C.N. Douglas, comp. Forty Thousand Quotations: Prose and Poetical. 1917.


The bitter word which closed all earthly friendships, and finished every feast of love,—farewell.


Farewell! “But not for ever.”


Sweets to the sweet; farewell!


  • Farewell, happy fields,
  • Where joy forever dwells; hail, horrors!
  • Milton.

  • So sweetly she bade me adieu,
  • I thought that she bade me return.
  • Shenstone.

  • To all, to each, a fair good-night,
  • And pleasing dreams, and slumbers light.
  • Scott.

  • Fare thee well! and if for ever,
  • Still for ever, fare thee well.
  • Byron.

  • Farewell! if ever fondest prayer
  • For other’s weal availed on high,
  • Mine will not all be lost in air
  • But waft thy name beyond the sky.
  • Byron.

  • Farewell the tranquil mind! farewell content!
  • Farewell the plumed troops, and the big wars
  • That make ambition virtue.
  • Shakespeare.

  • Fare thee well;
  • The elements be kind to thee, and make
  • Thy spirits all of comfort!
  • Shakespeare.

  • Farewell! a word that must be, and hath been—
  • A sound which makes us linger;—yet—farewell.
  • Byron.

  • Farewell!
  • For in that word,—that fatal word,—howe’er
  • We promise—hope—believe,—there breathes despair.
  • Byron.

  • One kind kiss before we part,
  • Drop a tear, and bid adieu;
  • Though we sever, my fond heart
  • Till we meet shall pant for you.
  • Robert Dodsley.

  • ’Twere vain to speak, to weep, to sigh;
  • Oh, more than tears of blood can tell
  • When wrung from guilt’s expiring eye,
  • Are in the word farewell—farewell.
  • Byron.

    The happy never say, and never hear said, farewell.


    Where thou art gone, adieus and farewells are a sound unknown.


    Gude nicht, and joy be wi’ you a’.

    Lady Nairne.

    Give me your hand first; fare you well.


    “Adieu,” she cries, and waved her lily hand.


    Farewell, and stand fast.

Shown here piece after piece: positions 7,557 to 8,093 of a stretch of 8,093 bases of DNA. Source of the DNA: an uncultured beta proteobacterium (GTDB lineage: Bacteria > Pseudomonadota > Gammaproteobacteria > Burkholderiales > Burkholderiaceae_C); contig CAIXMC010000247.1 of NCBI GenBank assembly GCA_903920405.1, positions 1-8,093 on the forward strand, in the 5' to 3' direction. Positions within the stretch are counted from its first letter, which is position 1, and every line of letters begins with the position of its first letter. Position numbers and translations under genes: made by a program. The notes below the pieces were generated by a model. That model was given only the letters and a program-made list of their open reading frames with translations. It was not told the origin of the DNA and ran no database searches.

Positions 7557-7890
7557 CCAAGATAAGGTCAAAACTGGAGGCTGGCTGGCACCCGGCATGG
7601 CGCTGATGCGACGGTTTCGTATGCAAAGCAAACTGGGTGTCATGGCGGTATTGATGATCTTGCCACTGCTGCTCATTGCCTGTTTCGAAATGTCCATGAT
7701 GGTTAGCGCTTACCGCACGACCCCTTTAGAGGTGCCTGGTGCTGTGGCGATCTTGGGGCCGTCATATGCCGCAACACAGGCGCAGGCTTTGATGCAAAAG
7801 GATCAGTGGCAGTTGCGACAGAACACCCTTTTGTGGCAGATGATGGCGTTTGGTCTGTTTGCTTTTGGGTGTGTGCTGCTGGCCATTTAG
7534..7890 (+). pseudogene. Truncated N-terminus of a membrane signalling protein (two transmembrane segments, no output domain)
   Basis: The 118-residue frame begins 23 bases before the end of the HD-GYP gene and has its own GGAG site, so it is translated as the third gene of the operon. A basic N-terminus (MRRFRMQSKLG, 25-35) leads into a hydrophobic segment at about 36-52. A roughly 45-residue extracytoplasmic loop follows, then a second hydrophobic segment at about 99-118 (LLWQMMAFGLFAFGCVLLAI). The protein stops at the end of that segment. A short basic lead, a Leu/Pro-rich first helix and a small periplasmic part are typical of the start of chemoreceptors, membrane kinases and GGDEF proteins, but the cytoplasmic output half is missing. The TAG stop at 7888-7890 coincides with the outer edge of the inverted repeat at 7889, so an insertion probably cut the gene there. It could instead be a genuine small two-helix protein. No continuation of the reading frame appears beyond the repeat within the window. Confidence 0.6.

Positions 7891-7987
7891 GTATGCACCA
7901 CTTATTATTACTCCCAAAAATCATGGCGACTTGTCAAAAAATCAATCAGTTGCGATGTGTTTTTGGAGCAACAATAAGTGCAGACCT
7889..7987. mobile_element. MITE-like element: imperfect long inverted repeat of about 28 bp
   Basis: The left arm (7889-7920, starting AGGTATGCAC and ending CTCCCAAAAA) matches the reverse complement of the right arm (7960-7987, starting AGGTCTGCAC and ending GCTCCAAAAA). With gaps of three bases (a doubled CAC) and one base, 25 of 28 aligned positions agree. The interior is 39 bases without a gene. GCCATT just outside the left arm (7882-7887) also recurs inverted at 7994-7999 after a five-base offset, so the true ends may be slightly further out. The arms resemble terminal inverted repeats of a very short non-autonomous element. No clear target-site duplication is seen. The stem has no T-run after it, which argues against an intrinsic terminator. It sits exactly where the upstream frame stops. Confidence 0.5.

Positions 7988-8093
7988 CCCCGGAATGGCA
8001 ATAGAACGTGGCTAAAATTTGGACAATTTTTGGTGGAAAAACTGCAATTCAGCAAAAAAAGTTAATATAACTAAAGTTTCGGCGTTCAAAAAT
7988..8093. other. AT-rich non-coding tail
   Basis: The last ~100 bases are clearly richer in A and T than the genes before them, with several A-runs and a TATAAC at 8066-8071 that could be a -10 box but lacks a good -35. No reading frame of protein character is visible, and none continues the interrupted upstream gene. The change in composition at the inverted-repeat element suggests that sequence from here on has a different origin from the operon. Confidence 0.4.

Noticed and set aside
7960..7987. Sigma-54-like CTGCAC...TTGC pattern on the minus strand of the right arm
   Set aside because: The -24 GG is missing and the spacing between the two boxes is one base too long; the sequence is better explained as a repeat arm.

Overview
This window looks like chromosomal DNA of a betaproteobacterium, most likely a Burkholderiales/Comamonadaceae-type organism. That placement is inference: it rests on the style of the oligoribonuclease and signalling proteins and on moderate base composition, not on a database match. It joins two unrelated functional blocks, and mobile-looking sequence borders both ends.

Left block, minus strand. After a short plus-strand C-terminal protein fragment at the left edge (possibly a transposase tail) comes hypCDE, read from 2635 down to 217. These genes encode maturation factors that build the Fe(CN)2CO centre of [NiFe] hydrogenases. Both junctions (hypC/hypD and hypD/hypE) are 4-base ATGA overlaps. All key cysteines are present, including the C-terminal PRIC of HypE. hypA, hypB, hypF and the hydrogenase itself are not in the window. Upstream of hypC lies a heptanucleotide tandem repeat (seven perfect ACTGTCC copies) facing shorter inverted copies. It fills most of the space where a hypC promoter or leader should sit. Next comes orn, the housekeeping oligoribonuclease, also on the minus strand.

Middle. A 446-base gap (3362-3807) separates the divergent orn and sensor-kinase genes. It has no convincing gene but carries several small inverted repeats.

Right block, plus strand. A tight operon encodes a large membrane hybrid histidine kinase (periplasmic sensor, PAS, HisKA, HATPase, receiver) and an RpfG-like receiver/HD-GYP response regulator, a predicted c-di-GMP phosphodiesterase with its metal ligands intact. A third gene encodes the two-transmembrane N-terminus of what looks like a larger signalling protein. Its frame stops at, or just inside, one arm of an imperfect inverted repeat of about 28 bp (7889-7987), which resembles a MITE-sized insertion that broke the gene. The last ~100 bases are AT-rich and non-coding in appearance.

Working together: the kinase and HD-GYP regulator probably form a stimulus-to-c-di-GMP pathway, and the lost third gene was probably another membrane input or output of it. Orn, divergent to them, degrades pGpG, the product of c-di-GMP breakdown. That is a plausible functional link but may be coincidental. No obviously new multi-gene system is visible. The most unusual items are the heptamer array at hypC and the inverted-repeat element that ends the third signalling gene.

• So, farewell hope, and with hope farewell fear,
  • Farewell remorse: all good to me is lost.
  • Milton.

  • Here’s a sigh to those who love me,
  • And a smile to those who hate;
  • And, whatever sky’s above me,
  • Here’s a heart for ev’ry fate.
  • Byron.

  • One struggle more, and I am free
  • From pangs that rend my heart in twain;
  • One last long sigh to love and thee,
  • Then back to busy life again.
  • Byron.

  • Then fare thee well, deceitful maid,
  • ’Twere vain and fruitless to regret thee;
  • Nor hope nor memory yield their aid,
  • But time may teach me to forget thee.
  • Byron.

  • Let’s not unman each other—part at once;
  • All farewells should be sudden, when forever,
  • Else they make an eternity of moments,
  • And clog the last sad sands of life with tears.
  • Byron.

  • Farewell the plumed troop, and the big wars,
  • That make ambition virtue! O, farewell!
  • Farewell the neighing steed, and the shrill trump.
  • The spirit-stirring drum, the ear-piercing fife.
  • Shakespeare.

  • Farewell, a long farewell, to all my greatness!
  • This is the state of man; To-day he puts forth
  • The tender leaves of hope; to-morrow blossoms
  • And bears his blushing honors thick upon him:
  • The third day comes a frost, a killing frost;
  • And—when he thinks, good easy man, full surely
  • His greatness is a-ripening,—nips his root,
  • And then he falls as I do.
  • Shakespeare.